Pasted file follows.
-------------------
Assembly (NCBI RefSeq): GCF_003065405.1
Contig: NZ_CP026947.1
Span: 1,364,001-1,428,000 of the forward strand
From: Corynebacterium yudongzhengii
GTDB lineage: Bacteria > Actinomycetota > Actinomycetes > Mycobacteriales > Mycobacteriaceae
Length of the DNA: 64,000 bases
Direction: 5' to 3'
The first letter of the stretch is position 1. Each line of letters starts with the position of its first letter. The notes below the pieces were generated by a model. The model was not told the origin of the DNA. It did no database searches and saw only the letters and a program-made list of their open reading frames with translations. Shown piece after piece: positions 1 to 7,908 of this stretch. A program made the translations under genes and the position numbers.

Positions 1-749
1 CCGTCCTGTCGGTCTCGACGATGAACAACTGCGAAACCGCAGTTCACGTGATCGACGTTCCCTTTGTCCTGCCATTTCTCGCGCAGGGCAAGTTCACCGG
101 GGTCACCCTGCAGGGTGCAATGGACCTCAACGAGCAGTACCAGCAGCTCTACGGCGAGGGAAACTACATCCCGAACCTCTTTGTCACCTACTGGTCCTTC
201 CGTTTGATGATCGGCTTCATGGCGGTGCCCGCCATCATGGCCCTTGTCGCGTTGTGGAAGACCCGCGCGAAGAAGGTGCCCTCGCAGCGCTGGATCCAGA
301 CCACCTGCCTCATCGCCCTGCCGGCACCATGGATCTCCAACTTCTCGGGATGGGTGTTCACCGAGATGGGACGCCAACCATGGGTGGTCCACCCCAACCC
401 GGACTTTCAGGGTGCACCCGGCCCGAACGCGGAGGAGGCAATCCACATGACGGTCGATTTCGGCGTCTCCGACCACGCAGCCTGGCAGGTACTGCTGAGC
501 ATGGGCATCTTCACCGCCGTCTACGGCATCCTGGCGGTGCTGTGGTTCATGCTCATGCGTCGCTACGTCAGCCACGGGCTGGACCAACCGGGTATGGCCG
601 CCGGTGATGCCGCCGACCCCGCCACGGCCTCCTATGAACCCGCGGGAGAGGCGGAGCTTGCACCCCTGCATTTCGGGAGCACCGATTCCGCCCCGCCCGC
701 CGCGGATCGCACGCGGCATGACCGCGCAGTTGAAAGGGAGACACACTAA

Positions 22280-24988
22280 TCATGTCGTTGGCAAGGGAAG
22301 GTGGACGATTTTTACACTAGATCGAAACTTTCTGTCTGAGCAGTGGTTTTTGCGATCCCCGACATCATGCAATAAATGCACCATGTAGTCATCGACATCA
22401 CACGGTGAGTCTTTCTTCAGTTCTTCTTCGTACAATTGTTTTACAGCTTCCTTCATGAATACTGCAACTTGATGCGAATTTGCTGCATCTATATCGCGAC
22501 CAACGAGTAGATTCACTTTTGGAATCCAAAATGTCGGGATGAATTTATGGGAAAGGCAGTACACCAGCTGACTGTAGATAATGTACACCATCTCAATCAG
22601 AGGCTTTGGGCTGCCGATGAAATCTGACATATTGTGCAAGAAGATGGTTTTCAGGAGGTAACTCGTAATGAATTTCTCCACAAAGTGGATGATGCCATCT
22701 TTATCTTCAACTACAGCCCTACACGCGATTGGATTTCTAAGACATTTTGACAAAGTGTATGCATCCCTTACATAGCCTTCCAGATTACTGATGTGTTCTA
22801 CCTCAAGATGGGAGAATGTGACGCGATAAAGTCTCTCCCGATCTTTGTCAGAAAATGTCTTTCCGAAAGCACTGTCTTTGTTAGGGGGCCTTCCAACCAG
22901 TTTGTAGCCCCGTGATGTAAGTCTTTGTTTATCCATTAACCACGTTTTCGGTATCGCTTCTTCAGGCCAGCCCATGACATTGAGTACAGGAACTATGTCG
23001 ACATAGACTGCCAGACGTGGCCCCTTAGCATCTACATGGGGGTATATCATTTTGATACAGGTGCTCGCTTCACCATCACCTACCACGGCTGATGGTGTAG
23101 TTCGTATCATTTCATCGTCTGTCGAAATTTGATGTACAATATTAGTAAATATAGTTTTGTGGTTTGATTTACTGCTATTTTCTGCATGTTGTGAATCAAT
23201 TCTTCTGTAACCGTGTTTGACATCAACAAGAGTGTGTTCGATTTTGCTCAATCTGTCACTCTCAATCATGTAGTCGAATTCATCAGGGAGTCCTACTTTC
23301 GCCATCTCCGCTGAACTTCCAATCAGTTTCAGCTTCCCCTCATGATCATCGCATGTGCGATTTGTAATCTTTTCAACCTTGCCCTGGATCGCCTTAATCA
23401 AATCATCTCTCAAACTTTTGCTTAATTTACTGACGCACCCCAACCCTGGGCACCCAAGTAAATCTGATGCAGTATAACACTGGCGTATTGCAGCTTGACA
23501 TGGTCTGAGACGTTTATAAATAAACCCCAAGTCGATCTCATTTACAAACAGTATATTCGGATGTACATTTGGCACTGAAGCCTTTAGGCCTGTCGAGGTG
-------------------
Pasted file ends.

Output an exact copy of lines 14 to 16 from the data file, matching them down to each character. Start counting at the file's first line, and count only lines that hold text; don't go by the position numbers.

401 GGACTTTCAGGGTGCACCCGGCCCGAACGCGGAGGAGGCAATCCACATGACGGTCGATTTCGGCGTCTCCGACCACGCAGCCTGGCAGGTACTGCTGAGC
501 ATGGGCATCTTCACCGCCGTCTACGGCATCCTGGCGGTGCTGTGGTTCATGCTCATGCGTCGCTACGTCAGCCACGGGCTGGACCAACCGGGTATGGCCG
601 CCGGTGATGCCGCCGACCCCGCCACGGCCTCCTATGAACCCGCGGGAGAGGCGGAGCTTGCACCCCTGCATTTCGGGAGCACCGATTCCGCCCCGCCCGC